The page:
What separates the "Good" from the "Great" Transformational Leaders?

“He saw me and changed course.”  

A friend and fellow executive leadership coach, Will,* shared a story that was more than 25 years old. This memory of a moment has shaped him as an individual and a coach. It was an interaction between him and a transformational leader.
He was stationed in the Middle East when then General Norman Schwarzkopf made an unannounced visit to the base. Will was standing by pallets of rations when the General, his entourage in tow, happened to pass by and catch sight of Will. Despite being a general, despite being surrounded by several highly-ranked individuals, the General stopped. He left the scripted schedule and all those “important” people, approached Will and began having a conversation with him. They had never met. He saw Will and changed his course.

One of the most influential ‘tools’ leaders have in their arsenal is their attention. What they pay attention to, whom they pay attention to, immediately demonstrates to others what is deemed most important.
The small moment in time with Schwarzkopf stuck with Will. It informed us as we were discussing what separates great leaders from merely good. Will’s moment highlights a core principle we arrived at: transformational leaders lead individuals, not organizations. They lead one individual at a time.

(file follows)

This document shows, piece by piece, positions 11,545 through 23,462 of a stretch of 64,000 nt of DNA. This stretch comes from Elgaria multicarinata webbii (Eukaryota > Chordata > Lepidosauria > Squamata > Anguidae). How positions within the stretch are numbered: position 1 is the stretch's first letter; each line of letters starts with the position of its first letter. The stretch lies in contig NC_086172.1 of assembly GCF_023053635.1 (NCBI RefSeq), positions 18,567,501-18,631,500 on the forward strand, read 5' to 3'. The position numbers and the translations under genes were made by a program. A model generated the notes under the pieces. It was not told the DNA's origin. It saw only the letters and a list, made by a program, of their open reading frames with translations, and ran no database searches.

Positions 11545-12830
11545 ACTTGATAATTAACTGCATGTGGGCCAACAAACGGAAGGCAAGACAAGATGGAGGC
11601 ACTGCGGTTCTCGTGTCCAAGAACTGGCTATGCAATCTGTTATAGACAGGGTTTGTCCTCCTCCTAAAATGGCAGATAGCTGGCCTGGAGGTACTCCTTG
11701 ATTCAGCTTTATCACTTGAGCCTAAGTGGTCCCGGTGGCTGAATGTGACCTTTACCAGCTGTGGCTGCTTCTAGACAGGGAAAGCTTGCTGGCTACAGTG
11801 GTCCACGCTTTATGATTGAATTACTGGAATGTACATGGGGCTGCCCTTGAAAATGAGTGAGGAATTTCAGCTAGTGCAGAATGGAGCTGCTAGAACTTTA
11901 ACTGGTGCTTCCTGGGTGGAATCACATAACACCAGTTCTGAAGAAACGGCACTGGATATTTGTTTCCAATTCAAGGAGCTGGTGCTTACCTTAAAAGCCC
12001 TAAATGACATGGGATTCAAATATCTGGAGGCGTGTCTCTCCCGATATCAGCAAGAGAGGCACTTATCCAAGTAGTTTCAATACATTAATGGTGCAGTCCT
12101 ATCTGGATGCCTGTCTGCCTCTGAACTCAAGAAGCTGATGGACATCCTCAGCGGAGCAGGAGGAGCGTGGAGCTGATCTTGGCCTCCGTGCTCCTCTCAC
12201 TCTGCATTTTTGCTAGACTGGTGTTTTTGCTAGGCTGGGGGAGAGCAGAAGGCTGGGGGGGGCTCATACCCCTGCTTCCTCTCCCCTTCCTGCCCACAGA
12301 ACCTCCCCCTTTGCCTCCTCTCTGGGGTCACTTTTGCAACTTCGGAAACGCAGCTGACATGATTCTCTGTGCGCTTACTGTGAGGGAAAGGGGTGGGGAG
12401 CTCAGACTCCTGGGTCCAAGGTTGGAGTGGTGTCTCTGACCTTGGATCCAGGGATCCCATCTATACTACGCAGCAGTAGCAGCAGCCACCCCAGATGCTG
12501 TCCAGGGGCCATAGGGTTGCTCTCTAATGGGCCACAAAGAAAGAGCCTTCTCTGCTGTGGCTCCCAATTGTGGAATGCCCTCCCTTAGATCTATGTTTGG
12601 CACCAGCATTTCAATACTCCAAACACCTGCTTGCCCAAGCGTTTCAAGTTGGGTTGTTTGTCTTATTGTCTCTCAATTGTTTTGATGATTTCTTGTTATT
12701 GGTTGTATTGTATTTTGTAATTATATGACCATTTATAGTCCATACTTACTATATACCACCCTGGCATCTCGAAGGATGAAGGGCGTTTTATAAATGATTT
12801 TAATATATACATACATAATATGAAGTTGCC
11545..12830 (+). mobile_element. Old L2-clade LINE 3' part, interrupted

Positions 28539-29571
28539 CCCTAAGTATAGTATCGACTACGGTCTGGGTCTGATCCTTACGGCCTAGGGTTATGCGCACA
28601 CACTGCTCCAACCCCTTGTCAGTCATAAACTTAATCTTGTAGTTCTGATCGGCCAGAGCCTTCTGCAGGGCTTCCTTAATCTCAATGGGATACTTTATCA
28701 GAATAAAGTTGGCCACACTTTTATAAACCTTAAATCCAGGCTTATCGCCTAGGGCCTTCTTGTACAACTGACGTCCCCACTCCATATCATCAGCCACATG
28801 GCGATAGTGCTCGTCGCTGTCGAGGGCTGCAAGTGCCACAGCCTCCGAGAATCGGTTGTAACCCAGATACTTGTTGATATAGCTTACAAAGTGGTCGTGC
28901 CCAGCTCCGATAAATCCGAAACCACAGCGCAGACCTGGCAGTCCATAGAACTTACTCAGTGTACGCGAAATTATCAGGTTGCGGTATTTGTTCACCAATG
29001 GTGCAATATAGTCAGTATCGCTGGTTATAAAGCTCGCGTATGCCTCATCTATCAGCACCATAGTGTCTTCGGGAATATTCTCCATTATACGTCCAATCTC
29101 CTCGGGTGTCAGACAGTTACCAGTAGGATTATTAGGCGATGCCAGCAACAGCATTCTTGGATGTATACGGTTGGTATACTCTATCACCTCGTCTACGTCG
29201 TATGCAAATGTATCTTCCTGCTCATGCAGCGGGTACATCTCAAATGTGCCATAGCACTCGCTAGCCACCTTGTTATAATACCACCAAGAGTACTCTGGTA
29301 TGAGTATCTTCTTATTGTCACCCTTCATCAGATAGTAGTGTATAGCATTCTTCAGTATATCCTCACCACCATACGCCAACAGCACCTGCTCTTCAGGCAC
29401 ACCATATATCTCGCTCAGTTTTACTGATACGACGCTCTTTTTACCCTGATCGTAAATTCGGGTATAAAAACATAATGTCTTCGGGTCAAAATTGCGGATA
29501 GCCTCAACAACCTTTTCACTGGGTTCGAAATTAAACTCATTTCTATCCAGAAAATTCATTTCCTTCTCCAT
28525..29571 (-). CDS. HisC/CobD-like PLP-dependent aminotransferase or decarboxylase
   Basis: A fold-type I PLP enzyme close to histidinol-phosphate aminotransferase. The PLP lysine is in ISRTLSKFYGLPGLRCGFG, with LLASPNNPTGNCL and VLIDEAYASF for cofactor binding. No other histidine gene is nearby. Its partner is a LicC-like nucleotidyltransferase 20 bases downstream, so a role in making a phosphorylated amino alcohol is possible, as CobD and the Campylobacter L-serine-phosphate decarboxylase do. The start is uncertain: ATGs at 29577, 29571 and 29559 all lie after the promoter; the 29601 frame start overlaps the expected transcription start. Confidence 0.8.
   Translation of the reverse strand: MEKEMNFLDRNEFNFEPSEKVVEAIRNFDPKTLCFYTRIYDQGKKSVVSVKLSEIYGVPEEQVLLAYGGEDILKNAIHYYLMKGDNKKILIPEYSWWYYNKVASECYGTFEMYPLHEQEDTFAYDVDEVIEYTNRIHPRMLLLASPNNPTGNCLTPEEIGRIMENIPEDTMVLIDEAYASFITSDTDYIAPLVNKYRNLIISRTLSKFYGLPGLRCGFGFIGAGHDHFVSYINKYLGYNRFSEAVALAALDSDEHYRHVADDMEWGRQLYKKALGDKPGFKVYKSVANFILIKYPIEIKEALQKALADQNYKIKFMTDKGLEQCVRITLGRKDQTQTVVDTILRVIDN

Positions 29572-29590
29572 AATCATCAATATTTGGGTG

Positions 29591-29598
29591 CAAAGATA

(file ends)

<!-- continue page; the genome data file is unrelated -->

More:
General Schwarzkopf was not expected to veer off and engage in a one-on-one conversation with a solitary lieutenant. He was no doubt on a tight timeline with people escorting him through his itinerary. Will was just a lieutenant doing his duty. Yet, General Schwarzkopf gave Will what was most valuable – a few minutes of his time. Schwarzkopf didn’t see Will as only a lieutenant. He saw Will as a person, changed his course, and met my friend standing next to a pile of rations in the desert. The impact of that single small gesture lasted.
The lieutenant was valued because he was a human being under the General’s command. The General believed that he led people, not some faceless organization. For those reasons, Will was worthy of the time and the deviation from a pre-ordained schedule.  To his entourage and anyone else who was watching, and everyone is always watching, he showed them what was most important by what he paid attention to — one lieutenant guarding rations. Transformational leaders know that there no “just a…” kind of people.
A potent frame-shift occurs within a leader when they believe that they lead individuals and not an organization. These leaders:

  • Pay closer to the relationship.
  • Are fully present in their interactions.
  • Show high respect for the other.
  • Listen with reverent curiosity to learn and understand.
  • With humility, they pay close attention to humanity in themselves and others.

When a leader shows up in those ways, it translates into a level of authenticity that is not only seen but felt.  They have adopted a crucial component of Transformational Leadership: Individual Consideration.  Individual consideration is caring about different personal motivations, needs, socio-cultural contexts, and desires.  Moreover, leaders with individual consideration mentor, coach, and create opportunities. They invest themselves in others. They connect with us, and we feel them.

Michael Hein
About the author

Michael Hein, MD has over 20 years of healthcare leadership experience in multi-specialty practice, large integrated health systems, academic medicine, and start-up companies. He has extensive clinical leadership experience and deep knowledge in transformational change.
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